Hi Stephen P. King 

Now I see your problem with Chalmers.
It seems to be too sweeping a remark,
but Leibniz would agree. because
God, who is the supreme monad, causes all
to happen. Mind is the ruling power.
As I say below,

"If there's no God, we'd have to invent him 
so that everything could function."

Roger Clough, rclo...@verizon.net
9/16/2012 
Leibniz would say, "If there's no God, we'd have to invent him 
so that everything could function."
----- Receiving the following content ----- 
From: Stephen P. King 
Receiver: everything-list 
Time: 2012-09-15, 13:04:41
Subject: Re: Zombieopolis Thought Experiment


On 9/15/2012 8:52 AM, Roger Clough wrote:
> Hi Stephen P. King
>
> I seem to have-- whoops-- totally misread him. Logical dyslexia ?

Hi Roger,

     Good catch! Yeah, my dyslexia distorts things in a weird "telephone 
game" way...

>
> His first sentence is correct:
>
> "Conscious experience is an expression of nonphysical mind"
     OK, but I agree with that remark. It is the idea that "all that 
exists is the possible expressions of nonphysical mind" that I find to 
be deeply flawed.

>
> I don't follow the rest of your comments. Berkeley's solipsism has
> never been disproven, as far as I know.

     The inability for Berkeley and those to support his thesis to 
answer to Mr. Johnson's retort of bounding his foot off of a rock was 
the evidence of the flaw. A thesis that makes a deed ontological 
statement, such as Immaterials does with its thesis that: "all that 
exists is the possible expressions of nonphysical mind", need to be able 
to explain the causal relationships of that which it claims is "merely 
epiphenomena", as such can have (by definition) no causal efficacy 
whatsoever.
     The fact that I experience a world that is not directly maleable to 
my whim is a pretty good indication that it is not just the case "all 
that exists is the possible expressions of nonphysical mind" since I 
have what very much appears to be a " nonphysical mind".

>
>
> Roger Clough, rclo...@verizon.net
> 9/15/2012
> Leibniz would say, "If there's no God, we'd have to invent him
> so that everything could function."
> ----- Receiving the following content -----
> From: Stephen P. King
> Receiver: everything-list
> Time: 2012-09-14, 12:09:25
> Subject: Re: Zombieopolis Thought Experiment
>
>
> On 9/14/2012 7:05 AM, Roger Clough wrote:
>> Hi Craig Weinberg
>>
>> His very first sentence is wrong. Conscious experience is an expression of 
>> nonphysical mind,
>> although it may deal with physical topics.
>>
>> "It is widely accepted that conscious experience has a physical basis.
> Dear Roger,
>
> No, you misunderstand his argument. If "Conscious experience is an
> expression of nonphysical mind" in a strict "nothing but" sense then
> consciousness would be completely solipsistic and incapable of even
> comprehending that it is not all that exists. It is because
> consciousness is contained to be Boolean representable (and thus
> finite!) that it can "bet" on its incompleteness and thus go beyond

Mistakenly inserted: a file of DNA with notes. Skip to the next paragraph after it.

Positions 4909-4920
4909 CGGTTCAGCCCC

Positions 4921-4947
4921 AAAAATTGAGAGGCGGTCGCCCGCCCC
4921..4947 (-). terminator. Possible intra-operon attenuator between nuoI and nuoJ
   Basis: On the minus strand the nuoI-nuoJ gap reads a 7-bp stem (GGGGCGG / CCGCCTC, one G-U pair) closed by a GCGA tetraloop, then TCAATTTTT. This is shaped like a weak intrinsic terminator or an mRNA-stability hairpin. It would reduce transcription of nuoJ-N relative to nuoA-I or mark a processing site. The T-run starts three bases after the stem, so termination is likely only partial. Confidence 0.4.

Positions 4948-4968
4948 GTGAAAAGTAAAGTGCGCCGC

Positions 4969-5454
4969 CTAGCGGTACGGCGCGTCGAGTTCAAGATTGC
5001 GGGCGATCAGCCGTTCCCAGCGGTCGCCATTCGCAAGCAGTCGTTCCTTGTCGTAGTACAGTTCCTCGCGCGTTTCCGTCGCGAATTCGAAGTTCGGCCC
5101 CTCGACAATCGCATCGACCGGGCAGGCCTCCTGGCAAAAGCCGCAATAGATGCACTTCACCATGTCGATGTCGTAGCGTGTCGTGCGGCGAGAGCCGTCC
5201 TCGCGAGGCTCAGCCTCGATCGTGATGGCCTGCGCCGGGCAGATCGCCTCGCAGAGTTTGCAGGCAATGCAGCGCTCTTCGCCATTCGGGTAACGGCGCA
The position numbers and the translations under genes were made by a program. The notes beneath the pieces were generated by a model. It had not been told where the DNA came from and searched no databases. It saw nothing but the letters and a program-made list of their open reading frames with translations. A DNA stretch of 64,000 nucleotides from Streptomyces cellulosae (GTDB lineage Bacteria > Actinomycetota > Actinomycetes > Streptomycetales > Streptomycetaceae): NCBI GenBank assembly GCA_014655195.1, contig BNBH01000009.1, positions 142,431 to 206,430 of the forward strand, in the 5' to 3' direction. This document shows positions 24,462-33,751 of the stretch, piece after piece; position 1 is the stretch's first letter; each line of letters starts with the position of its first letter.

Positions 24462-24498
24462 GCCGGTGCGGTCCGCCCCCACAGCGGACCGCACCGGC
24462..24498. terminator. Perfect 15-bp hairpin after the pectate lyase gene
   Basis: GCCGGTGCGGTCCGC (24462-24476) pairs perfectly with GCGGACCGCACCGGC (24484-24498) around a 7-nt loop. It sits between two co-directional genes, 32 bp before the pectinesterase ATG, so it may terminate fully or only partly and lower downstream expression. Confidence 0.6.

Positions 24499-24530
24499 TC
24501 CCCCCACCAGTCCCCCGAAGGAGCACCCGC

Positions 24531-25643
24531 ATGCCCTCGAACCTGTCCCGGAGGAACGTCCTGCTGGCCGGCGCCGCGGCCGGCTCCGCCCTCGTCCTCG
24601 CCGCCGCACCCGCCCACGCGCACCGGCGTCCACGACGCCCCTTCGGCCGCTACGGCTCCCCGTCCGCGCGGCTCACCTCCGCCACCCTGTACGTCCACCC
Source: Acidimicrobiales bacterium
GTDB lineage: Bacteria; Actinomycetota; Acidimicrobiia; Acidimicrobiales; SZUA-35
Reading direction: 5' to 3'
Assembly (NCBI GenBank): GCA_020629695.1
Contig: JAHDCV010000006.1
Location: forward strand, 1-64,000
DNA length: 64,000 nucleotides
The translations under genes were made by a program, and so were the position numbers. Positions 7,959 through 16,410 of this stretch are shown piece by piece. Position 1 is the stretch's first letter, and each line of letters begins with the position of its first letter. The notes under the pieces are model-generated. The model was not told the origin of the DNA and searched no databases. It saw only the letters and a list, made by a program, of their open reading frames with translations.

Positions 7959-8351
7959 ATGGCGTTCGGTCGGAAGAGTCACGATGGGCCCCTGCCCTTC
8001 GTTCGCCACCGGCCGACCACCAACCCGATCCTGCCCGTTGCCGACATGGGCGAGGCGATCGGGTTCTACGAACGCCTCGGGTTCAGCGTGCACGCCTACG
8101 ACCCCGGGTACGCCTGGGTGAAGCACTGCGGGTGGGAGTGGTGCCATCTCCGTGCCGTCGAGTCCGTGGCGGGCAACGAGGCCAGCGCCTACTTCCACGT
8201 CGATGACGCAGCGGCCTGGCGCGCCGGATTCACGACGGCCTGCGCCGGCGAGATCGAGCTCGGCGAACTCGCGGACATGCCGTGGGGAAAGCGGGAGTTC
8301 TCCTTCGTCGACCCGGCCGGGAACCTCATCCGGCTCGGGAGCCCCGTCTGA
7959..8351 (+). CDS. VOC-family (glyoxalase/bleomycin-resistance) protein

> itself, escaping its solipsism.
>
>>
>> Roger Clough, rclo...@verizon.net
>> 9/14/2012
>> Leibniz would say, "If there's no God, we'd have to invent him
>> so that everything could function."
>>
>>
>> ----- Receiving the following content -----
>> From: Craig Weinberg
>> Receiver: everything-list
>> Time: 2012-09-13, 15:03:13
>> Subject: Zombieopolis Thought Experiment
>>
>>
>> If anyone is not familiar with David Chalmers "Absent Qualia, Fading Qualia, 
>> Dancing Qualia" You should have a look at it first.
>>
>> This thought experiment is intended to generalize principles common to both 
>> computationalism and functionalism so that the often confusing objections 
>> surrounding their assumptions can be revealed.
>>
>> Say that we have the technology to scan the city of New York by means of 
>> releasing 100,000 specially fitted cats into the streets, which will return 
>> to the laboratory in a week's time with a fantastically large amount of data 
>> about what the cats see and feel, smell and taste, hear, their positions and 
>> movements relative to each other, etc.
>>
>> We now set about computing algorithms to simulate the functions of Brooklyn 
>> such that we can tear down Brooklyn completely and replace it with a 
>> simulation which causes cats released into the simulated environment to 
>> behave in the same way as they would have according to the history of their 
>> initial release.
>>
>> Indeed, cats in Manhattan travel to and from Brooklyn as usual. Perhaps to 
>> get this right, we had to take all of Brooklyn and grind it up in a giant 
>> blender until it becomes a paste of liquified corpses, garbage, concrete, 
>> wood, and glass, and then use this substrate to mold into objects that can 
>> be moved around remotely to suit the expectations of the cats.
>>
>> Armed with the confidence of the feline thumbs-up, we go ahead and replace 
>> Manhattan and the other boroughs in the same way, effectively turning a city 
>> of millions into a cat-friendly cemetery. While the experiment is not a PR 
>> success (Luddites and Fundamentalists complain loudly about a genocide), our 
>> cats assure us that all is well and the experiment is a great success.
>>
>> Craig
>>
>>
>>


-- 
Onward!

Stephen

http://webpages.charter.net/stephenk1/Outlaw/Outlaw.html


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